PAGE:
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CHAPTER 38: KID SISTER
Following Nately’s death, Yossarian marches backward with his gun on his hip and refuses to fly any more missions. When Yossarian breaks the news of Nately’s death to Nately’s girlfriend in Rome, she attacks him and tries to stab him with a potato peeler. She kicks Yossarian in the groin and throws a glass ash tray and vase at him. She tries to stab him with a bread- knife. Yossarian escapes from the house where she works and rushes out into the street. But everywhere he goes she follows him. She is even waiting at the military airport in Pianosa and tries to kill Yossarian when he steps off the plane. Yossarian has her flown back to Rome, but she turns up again near his tent. Finally, Yossarian and Joe fly over enemy territory and drop her, with a parachute on to her back, behind enemy lines.
Appleby meets Yossarian and tells him about the dangers of refusing to fly any more missions. Yossarian asks Havermeyer to join him in his protest against Cathcart, but Havermeyer refuses because he wants to stay in the reserves and get five hundred dollars a year when the war is over.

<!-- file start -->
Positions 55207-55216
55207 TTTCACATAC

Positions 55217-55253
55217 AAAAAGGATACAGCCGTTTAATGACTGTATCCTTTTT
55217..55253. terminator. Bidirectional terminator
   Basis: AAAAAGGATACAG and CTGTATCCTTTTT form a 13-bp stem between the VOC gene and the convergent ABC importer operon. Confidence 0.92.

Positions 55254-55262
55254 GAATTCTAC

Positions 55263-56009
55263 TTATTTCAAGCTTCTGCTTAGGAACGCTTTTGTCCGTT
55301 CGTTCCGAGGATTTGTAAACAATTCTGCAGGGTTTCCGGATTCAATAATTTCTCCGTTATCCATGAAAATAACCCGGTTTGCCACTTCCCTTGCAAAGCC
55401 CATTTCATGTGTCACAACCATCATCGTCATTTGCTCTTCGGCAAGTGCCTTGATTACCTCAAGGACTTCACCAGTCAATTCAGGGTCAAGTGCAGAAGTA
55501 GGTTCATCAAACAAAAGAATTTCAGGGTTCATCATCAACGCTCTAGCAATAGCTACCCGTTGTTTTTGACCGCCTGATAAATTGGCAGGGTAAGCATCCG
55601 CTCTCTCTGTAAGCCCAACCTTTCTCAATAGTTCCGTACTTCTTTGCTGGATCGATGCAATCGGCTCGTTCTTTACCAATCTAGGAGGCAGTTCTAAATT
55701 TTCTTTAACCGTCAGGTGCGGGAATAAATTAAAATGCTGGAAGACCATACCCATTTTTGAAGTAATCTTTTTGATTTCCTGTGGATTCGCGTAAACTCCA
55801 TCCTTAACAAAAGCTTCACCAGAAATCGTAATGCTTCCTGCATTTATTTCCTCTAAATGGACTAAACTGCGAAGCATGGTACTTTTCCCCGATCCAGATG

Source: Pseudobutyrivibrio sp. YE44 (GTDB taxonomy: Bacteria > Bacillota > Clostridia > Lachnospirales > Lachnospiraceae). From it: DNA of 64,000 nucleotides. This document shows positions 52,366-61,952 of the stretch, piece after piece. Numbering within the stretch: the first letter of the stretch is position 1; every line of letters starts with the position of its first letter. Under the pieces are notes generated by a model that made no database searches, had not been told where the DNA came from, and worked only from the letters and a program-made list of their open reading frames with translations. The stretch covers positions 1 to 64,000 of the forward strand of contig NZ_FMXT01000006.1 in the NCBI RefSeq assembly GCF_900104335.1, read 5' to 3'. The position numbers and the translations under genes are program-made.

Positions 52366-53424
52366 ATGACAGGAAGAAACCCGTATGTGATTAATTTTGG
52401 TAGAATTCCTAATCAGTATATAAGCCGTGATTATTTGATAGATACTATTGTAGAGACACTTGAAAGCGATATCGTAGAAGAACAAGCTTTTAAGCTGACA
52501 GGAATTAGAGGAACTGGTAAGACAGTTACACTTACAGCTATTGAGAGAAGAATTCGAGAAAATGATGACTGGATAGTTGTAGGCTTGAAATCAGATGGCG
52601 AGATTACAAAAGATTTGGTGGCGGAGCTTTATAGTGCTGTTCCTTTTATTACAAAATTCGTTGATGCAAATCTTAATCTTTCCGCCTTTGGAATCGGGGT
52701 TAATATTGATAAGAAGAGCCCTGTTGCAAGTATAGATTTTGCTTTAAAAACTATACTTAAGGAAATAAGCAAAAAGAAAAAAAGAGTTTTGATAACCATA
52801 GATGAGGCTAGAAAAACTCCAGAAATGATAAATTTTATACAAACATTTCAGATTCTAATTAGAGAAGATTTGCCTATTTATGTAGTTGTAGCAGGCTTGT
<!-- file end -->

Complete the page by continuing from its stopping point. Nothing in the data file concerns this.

During the day, the soldiers at Pianosa avoid meeting Yossarian, but at night men keep popping out of the darkness to ask Yossarian about how he is faring. Yossarian hears from Captain Black that the prostitutes in Rome, including Nately’s and her kid sister, have been thrown into the street by the American military police.
Yossarian finally resorts to an open means of protest against Cathcart’s orders. After Nately’s death, he realizes that something needs to be done about the situation, and he refuses to fly any more missions. None of the other men join in his protest, but they all privately, support him. The others are too afraid to come out openly against Cathcart. Thus Yossarian assumes the mantle of a leader though no one follows him. He has the spiritual support of his fellow soldiers, who are waiting to see whether Yossarian’s protest will end in disaster or triumph. While the war is nearing its end, Yossarian begins a private war against his commander. His protest is a silent and non-violent one.
Nately’s prostitute’s response to his death is both passionate and irrational. She tries to kill Yossarian perhaps because he is the one who brings her the news. Her presence comes to symbolize Yossarian’s sense of guilt about Nately’s death. Perhaps, if Yossarian had protested earlier, Cathcart may not have been able to increase the number of missions, and Nately would not have died. Finally, Yossarian takes on the mantle of a classical hero, and Cathcart is clearly seen as the villain.